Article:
The three alternatives are:
* 8.1D Modified 5: Ten lanes over the river, three-lane river
tunnel, one loop ramp near North Point. $1.28 billion.
* Reduced River-Tunnel: Twelve lanes over river, two-lane
river tunnel, two loop ramps. $1.13 billion.
* Non-River Tunnel: Fourteen lanes over river, land-side
tunnels in North Station-area only, three-transitioning-to-two
loop ramps. $995 million.
The 8.1D Modified 5 scheme would take 13 years to build, in
contrast to 8.5 years to 9 years for all others, including Scheme Z.
The City of Boston supports 8.1D Modified 5. If any alternative
other than what was approved by the Committee is selected, there
still is the potential for litigation to stop it. The Executive Office of
Transportation and Construction has refrained from stating a prefer-
ence, although it is rumored that the non-river-tunnel plan is the
only alternative the state thinks it can afford and can build. The
cheapest alternative would cost $495 million more than Scheme Z.
Informational meetings will be held in Charlestown (Sept. 8),
Cambridge (Sept. 9); and at the Spaulding Rehabilitation Hospital
(Sept. 13). An all-day public hearing will be held on Sept. 14 at
the Museum of Science.
Construction has started on repairs to the
Boston Common garage. The Massachusetts
Convention Center Authority, owners of the
garage, awarded a $24.4 milion contract to
Suffolk Construction Co. The construction is
scheduled for completion in 24 months, not 30
months as originally projected. The garage has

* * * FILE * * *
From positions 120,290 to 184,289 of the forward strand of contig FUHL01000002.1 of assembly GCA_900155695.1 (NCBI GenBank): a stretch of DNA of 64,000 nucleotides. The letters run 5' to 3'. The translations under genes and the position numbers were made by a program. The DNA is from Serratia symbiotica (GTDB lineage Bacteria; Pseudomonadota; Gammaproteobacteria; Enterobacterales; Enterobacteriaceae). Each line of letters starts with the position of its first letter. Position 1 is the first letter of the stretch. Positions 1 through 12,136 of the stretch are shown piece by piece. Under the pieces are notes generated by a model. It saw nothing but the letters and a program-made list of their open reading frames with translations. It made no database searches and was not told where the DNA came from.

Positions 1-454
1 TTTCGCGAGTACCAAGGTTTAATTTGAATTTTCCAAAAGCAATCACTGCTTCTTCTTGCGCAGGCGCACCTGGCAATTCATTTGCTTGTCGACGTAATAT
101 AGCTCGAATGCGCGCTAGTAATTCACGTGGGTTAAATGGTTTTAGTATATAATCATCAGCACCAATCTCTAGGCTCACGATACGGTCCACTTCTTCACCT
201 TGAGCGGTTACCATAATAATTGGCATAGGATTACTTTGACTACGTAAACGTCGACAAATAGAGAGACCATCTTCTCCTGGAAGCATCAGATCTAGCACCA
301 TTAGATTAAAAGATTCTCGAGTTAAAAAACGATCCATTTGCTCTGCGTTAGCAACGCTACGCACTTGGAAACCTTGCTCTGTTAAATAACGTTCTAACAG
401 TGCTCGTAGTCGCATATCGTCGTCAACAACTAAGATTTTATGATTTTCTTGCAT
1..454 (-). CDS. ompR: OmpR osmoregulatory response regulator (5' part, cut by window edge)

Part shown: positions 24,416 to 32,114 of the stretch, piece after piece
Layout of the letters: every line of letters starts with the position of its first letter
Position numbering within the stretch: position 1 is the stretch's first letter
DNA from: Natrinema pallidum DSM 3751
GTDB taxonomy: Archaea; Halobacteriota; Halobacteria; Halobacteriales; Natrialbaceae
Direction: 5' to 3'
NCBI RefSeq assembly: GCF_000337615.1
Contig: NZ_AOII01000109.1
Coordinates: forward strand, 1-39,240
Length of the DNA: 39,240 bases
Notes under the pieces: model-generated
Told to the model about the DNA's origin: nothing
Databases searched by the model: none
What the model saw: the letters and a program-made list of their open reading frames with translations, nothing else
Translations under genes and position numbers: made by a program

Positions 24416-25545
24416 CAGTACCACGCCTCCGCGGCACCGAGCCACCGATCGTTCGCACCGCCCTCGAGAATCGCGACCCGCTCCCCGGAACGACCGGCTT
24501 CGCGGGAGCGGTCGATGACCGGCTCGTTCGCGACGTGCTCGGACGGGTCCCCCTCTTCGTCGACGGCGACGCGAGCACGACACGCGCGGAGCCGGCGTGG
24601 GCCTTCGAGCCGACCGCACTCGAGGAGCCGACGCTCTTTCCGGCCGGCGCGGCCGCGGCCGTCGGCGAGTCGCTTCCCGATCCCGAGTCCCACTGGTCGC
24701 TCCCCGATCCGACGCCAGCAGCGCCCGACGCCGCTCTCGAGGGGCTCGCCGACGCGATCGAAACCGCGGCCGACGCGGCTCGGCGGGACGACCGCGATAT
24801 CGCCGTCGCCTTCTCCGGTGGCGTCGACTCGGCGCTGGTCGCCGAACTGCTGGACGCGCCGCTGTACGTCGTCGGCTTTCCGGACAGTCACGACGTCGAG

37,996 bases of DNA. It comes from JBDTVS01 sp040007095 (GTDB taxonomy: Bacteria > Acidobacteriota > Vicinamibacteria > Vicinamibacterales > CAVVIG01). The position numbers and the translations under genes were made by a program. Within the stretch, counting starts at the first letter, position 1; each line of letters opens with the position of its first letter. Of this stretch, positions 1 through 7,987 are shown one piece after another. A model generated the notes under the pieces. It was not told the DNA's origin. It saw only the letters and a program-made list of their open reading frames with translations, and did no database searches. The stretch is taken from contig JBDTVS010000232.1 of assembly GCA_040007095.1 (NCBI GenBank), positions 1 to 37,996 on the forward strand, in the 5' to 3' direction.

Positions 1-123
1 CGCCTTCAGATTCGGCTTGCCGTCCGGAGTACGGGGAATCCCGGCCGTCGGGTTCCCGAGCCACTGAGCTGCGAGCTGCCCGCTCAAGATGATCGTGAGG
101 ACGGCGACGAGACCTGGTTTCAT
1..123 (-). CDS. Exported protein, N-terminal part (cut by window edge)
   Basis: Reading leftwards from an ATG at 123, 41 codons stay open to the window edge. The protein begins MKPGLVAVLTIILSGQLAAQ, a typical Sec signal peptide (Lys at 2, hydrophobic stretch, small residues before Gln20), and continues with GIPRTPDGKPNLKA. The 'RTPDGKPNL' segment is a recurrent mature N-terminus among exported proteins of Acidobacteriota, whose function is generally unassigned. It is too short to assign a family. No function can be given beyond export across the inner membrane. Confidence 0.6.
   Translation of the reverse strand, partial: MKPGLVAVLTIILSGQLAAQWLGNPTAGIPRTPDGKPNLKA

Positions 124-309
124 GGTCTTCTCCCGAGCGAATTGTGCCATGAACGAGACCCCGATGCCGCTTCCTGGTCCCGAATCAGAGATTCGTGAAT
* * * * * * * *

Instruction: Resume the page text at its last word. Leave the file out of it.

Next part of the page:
been closed since November 1992.
| eS oa one |
\\ - What They're Saying .
| | “Many people have expressed concern about the
| Project's Charles River Crossing.” “
| Peter M. Zuk, Central Artery/Tunnel
HILL = Project Director |
| “Where is the vision in this plan?” |
Katharine Preston of 1000 Friends of Massachusetts
on the Transportation Plan for the Boston Region.
“You might argue with his methods, but the results
have been very impressive.”
Stan Durlacher, former undersecretery of transpor-
tation, on Secretary of Transportation James
se 7 ‘i. ig Ss
collect property tax from businesses on land
owned by state authorities, such as 150 airport
businesses, has been supported by the Boston oe
Redevelopment Authority (BRA) despite oppo-
sition from the building trades and Massport. The
| BRA claims $8 million that would be generated
‘| from airport businesses would actually be paid
by Massport, not the individual businesses.
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7 If you were out real late on Saturday night
Le several weeks ago and think you saw 100 bicy-
| clists riding through the downtown, talking
about the architecture and history of Boston,
you did! It was the fifth annual "Boston by
Bike...At Night" all-night bicycle tour of archi-
tectural and historic sites.
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trict, a dense and markedly underserved area. The CTPS studies & y nly
Gillette Co. is proposing to add 166,300 look at the cost and ridership potential of improving bus service YY Noy
square feet to its existing plant in South Boston by creating a "loop" of dedicated bus lanes in the downtown. jae YS Y
and filed an Environmental Notification Form AD
Other studies have looked at how to improve service to Logan
Airport, including bus service from North Station; a frequent, ys
cheaper Logan Link-type service from South Station; and a Blue —
Line spur to Logan's Central Terminal. The studies are part of the } | oe
Program for Mass Transportation (PMT), a process to establish |) ff |
priorities for making transit improvements.
(ENF) with the Massachusetts Environmental
Policy Act unit (MEPA) of the Executive Office
of Environmental Affairs to initiate environ-
mental review. The plant is now about 1.5 mil-
lion square feet. The addition would add manu-